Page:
Humourous moments were few and far between in the first and likely the only meeting of the 1st District candidates.
But there were a number of zingers in what was for many Lowcountry voters their first introduction to Democrat Elizabeth Colbert Busch and how she would handle a non-scripted arena.
Republican Mark Sanford, meanwhile, took note of the divide in the audience at The Citadel, and continued his push for keeping the district in GOP hands.
Highlights from Monday’s debate:
Sequester to Argentina
The candidates were asked about the wisdom of Congress’ recent package of cuts, with Colbert Busch leaping on Sanford’s claims that he was a recognized budget-saver as a politician.
“When we talk about protecting the taxpayer ... it doesn’t mean you take that money you saved and leave the country for a personal purpose,” she said.
Sanford said he didn’t hear all of what she said, as the crowd noise rose after her comments.
“She went there, Gov. Sanford,” one of the debate’s panelists had to explain to him.
Sanford only briefly addressed his trip to Argentina while governor to see the woman who is now his fiancee, saying the events of 2009 left him with a greater level of humility.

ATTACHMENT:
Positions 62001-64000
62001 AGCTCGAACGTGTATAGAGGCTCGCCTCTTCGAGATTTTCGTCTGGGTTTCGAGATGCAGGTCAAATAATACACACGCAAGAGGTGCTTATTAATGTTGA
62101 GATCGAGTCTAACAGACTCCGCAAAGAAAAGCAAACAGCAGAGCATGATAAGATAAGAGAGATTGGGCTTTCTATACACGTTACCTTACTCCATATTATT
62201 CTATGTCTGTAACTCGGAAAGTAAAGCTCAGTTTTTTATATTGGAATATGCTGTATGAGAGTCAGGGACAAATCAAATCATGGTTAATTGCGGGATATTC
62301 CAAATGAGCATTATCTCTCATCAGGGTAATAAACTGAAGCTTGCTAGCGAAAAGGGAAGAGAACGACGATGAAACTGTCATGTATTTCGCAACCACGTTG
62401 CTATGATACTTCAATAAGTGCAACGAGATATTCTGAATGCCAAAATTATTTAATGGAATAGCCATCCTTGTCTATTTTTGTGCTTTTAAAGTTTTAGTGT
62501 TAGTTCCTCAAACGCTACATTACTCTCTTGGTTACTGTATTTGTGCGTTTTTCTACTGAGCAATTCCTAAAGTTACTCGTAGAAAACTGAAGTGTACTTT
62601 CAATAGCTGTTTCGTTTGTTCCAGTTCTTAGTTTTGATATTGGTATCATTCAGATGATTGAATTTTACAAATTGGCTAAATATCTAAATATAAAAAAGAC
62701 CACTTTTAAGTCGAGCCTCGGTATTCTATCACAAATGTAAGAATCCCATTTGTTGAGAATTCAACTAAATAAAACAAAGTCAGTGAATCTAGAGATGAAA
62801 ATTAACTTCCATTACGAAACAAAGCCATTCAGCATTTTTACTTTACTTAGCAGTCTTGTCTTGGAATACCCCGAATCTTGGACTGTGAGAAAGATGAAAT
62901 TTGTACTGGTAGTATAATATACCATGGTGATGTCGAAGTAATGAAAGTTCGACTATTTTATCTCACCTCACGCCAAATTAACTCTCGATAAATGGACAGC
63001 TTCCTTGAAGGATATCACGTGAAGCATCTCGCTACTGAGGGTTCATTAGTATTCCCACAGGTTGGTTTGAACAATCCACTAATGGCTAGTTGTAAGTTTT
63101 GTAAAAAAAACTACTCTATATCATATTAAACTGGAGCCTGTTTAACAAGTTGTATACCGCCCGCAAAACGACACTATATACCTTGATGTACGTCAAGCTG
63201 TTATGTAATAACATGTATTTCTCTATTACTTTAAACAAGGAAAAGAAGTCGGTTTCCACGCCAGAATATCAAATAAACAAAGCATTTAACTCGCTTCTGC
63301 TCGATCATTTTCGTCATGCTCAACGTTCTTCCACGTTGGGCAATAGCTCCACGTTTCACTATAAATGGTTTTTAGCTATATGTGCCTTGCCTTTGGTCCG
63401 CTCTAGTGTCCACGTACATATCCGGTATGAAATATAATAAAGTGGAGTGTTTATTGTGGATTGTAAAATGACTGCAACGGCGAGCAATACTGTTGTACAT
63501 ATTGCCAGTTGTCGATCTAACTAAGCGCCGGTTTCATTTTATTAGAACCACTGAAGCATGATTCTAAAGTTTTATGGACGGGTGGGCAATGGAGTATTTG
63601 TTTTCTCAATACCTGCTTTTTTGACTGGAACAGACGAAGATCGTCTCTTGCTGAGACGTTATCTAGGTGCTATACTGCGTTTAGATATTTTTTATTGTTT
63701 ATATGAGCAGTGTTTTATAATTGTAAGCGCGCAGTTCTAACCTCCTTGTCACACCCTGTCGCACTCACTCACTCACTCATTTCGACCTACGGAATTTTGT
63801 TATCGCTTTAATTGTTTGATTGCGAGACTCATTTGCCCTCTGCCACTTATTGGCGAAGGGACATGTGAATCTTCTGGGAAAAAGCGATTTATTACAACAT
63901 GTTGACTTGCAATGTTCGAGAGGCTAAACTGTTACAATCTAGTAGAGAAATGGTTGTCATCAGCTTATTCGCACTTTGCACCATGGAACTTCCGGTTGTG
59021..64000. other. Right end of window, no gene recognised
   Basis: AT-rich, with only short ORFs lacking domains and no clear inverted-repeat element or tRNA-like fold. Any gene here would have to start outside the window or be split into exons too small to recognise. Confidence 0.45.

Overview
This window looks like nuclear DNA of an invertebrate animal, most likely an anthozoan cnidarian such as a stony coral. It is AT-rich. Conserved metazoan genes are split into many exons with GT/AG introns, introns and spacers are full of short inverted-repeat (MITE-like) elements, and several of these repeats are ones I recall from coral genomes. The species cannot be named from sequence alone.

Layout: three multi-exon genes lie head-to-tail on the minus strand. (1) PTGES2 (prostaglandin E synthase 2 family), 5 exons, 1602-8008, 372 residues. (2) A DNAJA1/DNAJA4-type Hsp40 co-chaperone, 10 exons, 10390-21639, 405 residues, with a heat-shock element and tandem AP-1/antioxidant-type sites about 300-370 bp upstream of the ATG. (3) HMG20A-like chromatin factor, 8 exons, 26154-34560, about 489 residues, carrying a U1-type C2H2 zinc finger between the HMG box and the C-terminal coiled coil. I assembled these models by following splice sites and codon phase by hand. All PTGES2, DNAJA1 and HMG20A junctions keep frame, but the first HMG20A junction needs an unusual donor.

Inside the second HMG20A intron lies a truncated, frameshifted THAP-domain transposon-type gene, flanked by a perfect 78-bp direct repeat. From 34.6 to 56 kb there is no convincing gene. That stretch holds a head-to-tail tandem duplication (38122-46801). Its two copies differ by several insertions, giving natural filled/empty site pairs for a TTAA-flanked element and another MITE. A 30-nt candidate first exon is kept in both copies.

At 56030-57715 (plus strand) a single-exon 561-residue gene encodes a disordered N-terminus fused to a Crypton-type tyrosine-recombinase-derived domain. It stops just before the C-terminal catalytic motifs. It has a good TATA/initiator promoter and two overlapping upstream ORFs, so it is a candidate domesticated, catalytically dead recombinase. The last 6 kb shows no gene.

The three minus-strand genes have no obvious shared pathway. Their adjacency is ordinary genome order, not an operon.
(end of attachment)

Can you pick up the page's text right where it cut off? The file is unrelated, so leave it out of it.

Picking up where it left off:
But at one point in the night, he brought up the case of another politician who was guilty of an extramarital relationship while in office.
“Do you think President Clinton should be condemned for the rest of his life based on one mistake he made in his life?” he said.
The Pelosi effect
Sanford referred to former House Speaker Nancy Pelosi at least six times as he decried the amount of outside money, pegged at more than $1 million, going into the race on Colbert Busch’s behalf.
The first reference came 23 minutes into the night. Democrats in Washington have been a big part of his campaign message.
The Boeing effect
Sanford took exception to Colbert Busch’s answer that she is supportive of South Carolina’s right-to-work state status and that the National Labor Relations Board was wrong in entering the Boeing-to-North Charleston battleground.
He pointed out “you’ve taken $70,000 from labor unions.” She has vowed to not take any group-specific pledges, she said.
Sanford rekindled his advocacy of personal savings accounts for worker Social Security savings, something he spoke of often when he held the 1st District seat from 1994-2000.
Colbert Busch questioned the wisdom of such a plan, given the bubble crash Wall Street suffered a few years back.
“Our elderly would have lost half of their investments,” she said.
The nursery rhyme
In her closing remarks, Colbert Busch tried to paint Sanford as a doom-and-gloom candidate when it came to the country’s future.
“The sky is not falling, Henny Penny,” she said. “Our best days are ahead of us.”